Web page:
As I've said a number of times over recent posts, I love getting and giving books as presents but sometimes its difficult to decide what to get and for whom. Hopefully, by the end of this post, you will have loads of ideas for really great books to get for all your friends and family. As a quick disclaimer, I'm going to try and avoid the big hitters (The Fault In Our Stars, Harry Potter, Twilight, The Girl With The Dragon Tattoo, anything by Dan Brown etc).
I'll structure them by age up till 16, then genre. Most of them will be suitable for reluctant readers (particularly in the age restricted sections) but I'll make it clear if there's a book which is slightly more 'literary' - if there's such a thing!
Skullduggery Pleasant by Derek Landy - With a kick-ass female protagonist and a walking, talking, fire-slinging skeleton this book has just about everything you could want: murder, mystery, magic and some hilarious one liners. Plus, there's a whole series of them, so once you've got your younger family member hooked they can keep on reading to their little hearts content. I think I read this series aged 12-14 and I still really enjoyed them.
Ally's World 'The Past, The Present and The Loud Loud Girl' by Karen McCombie - This series was one of my favourites growing up. It is slightly on the more typically 'girly' side, set in London near Alexandra Palace it is the diary of 13 year old Ally who regales us with tales of her slightly mad family.
Inkheart by Cornelia Funke - For the lover of fantasy. I adored this book, with its sometimes very lyrical language and magical world construction. There is also a very bad film adaptation whose only redeeming feature is its excellent cast.
Cirque du Freak by Darren Shan - Dark, funny, and just a little bit gory, this is the story of a young boy who discovers what its like to get bitten by a vampire. This is on the more 'manly' side, but it was a series I loved growing up, so anyone can enjoy them. Again, another one with a bad film adaptation.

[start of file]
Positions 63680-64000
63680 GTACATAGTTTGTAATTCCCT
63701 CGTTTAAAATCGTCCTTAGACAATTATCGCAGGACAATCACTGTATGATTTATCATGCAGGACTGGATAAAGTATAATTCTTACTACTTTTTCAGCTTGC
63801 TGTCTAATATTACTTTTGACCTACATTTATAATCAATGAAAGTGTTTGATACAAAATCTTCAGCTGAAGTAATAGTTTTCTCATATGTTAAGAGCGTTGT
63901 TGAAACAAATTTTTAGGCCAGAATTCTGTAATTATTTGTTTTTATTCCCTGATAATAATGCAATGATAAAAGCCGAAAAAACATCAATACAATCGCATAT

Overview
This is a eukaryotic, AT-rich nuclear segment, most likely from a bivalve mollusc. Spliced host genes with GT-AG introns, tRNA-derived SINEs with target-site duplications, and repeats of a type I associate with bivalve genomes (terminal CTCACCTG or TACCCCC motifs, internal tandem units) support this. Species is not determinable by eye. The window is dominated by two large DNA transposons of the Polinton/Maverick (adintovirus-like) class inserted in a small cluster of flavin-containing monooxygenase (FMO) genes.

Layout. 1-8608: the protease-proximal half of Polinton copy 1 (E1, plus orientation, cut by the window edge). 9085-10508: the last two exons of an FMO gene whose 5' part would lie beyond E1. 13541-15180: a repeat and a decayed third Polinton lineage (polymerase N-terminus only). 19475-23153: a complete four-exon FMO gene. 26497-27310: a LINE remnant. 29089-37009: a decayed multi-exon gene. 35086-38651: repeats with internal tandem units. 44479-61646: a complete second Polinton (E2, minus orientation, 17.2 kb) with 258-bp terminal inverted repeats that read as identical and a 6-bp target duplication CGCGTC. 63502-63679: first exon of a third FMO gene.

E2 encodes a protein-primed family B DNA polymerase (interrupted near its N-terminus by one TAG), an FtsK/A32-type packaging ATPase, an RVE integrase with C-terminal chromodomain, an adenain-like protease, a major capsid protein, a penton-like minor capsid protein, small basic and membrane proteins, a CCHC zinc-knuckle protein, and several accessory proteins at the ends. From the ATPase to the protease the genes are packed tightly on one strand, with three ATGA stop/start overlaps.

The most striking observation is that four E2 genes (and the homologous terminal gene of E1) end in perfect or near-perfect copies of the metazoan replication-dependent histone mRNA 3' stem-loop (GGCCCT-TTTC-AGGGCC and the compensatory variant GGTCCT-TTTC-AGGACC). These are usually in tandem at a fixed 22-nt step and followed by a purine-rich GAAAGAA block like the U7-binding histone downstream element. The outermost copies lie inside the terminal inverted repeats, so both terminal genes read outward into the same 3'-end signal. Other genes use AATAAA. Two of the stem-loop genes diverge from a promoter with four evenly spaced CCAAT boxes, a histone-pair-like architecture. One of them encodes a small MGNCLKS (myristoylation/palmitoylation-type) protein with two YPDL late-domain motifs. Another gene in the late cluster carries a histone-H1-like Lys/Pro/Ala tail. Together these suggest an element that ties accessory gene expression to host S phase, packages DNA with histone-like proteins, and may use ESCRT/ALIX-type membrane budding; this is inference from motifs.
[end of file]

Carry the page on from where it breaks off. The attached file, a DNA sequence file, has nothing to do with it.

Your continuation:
A Series of Unfortunate Events by Lemony Snicket - Another dark, funny book but for a completely different reason. The Baudelaire siblings are left orphaned and in the care of their suspicious Uncle Olaf after a terrible fire at their family home. This one has a rather good film adaptation which would make an excellent companion present for the book.
The Princess Diaries by Cathy Hopkins - I really enjoyed this series, but I think I read them slightly too young. The later books get a bit 'sexy' as far as I can remember, but all of them should be suitable for 14-15 year olds. It's about 15 year old Mia who suddenly finds out that she is the heir to the throne of (fictional) Genovia. Another book with a good film adaptation.
The Chaos Walking Trilogy by Patrick Ness - As you know I read and loved these books over the summer, and I'm twenty! These books have no age limit on them, really, but I think 14 would be the perfect age to read them. If you haven't seen my review, you can check it out here.